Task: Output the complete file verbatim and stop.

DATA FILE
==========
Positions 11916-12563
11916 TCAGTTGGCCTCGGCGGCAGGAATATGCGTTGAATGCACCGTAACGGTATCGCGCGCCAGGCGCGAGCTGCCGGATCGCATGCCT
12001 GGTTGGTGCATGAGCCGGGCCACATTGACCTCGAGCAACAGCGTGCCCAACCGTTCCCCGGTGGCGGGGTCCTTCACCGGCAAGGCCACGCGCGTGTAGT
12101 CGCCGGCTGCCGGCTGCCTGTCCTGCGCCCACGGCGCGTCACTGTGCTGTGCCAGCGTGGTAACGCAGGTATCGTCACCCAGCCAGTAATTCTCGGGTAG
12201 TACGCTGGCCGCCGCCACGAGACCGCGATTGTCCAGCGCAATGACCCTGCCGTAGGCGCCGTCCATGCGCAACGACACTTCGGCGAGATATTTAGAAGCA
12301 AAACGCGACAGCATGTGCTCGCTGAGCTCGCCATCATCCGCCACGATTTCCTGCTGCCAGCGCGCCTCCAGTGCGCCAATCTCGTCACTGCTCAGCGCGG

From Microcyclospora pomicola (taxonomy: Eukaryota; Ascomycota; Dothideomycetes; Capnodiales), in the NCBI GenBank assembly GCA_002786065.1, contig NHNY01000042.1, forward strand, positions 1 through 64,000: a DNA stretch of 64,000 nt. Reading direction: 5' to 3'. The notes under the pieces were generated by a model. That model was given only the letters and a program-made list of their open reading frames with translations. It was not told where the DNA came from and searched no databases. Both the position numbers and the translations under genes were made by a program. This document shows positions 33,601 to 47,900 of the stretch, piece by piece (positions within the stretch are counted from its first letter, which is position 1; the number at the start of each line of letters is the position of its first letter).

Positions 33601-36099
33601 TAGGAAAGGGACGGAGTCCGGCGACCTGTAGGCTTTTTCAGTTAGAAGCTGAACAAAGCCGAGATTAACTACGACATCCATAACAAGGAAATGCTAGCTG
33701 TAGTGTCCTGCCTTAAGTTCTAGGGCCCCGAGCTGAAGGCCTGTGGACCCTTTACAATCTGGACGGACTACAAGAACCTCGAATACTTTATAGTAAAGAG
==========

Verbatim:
Positions 11916-12563
11916 TCAGTTGGCCTCGGCGGCAGGAATATGCGTTGAATGCACCGTAACGGTATCGCGCGCCAGGCGCGAGCTGCCGGATCGCATGCCT
12001 GGTTGGTGCATGAGCCGGGCCACATTGACCTCGAGCAACAGCGTGCCCAACCGTTCCCCGGTGGCGGGGTCCTTCACCGGCAAGGCCACGCGCGTGTAGT
12101 CGCCGGCTGCCGGCTGCCTGTCCTGCGCCCACGGCGCGTCACTGTGCTGTGCCAGCGTGGTAACGCAGGTATCGTCACCCAGCCAGTAATTCTCGGGTAG
12201 TACGCTGGCCGCCGCCACGAGACCGCGATTGTCCAGCGCAATGACCCTGCCGTAGGCGCCGTCCATGCGCAACGACACTTCGGCGAGATATTTAGAAGCA
12301 AAACGCGACAGCATGTGCTCGCTGAGCTCGCCATCATCCGCCACGATTTCCTGCTGCCAGCGCGCCTCCAGTGCGCCAATCTCGTCACTGCTCAGCGCGG

From Microcyclospora pomicola (taxonomy: Eukaryota; Ascomycota; Dothideomycetes; Capnodiales), in the NCBI GenBank assembly GCA_002786065.1, contig NHNY01000042.1, forward strand, positions 1 through 64,000: a DNA stretch of 64,000 nt. Reading direction: 5' to 3'. The notes under the pieces were generated by a model. That model was given only the letters and a program-made list of their open reading frames with translations. It was not told where the DNA came from and searched no databases. Both the position numbers and the translations under genes were made by a program. This document shows positions 33,601 to 47,900 of the stretch, piece by piece (positions within the stretch are counted from its first letter, which is position 1; the number at the start of each line of letters is the position of its first letter).

Positions 33601-36099
33601 TAGGAAAGGGACGGAGTCCGGCGACCTGTAGGCTTTTTCAGTTAGAAGCTGAACAAAGCCGAGATTAACTACGACATCCATAACAAGGAAATGCTAGCTG
33701 TAGTGTCCTGCCTTAAGTTCTAGGGCCCCGAGCTGAAGGCCTGTGGACCCTTTACAATCTGGACGGACTACAAGAACCTCGAATACTTTATAGTAAAGAG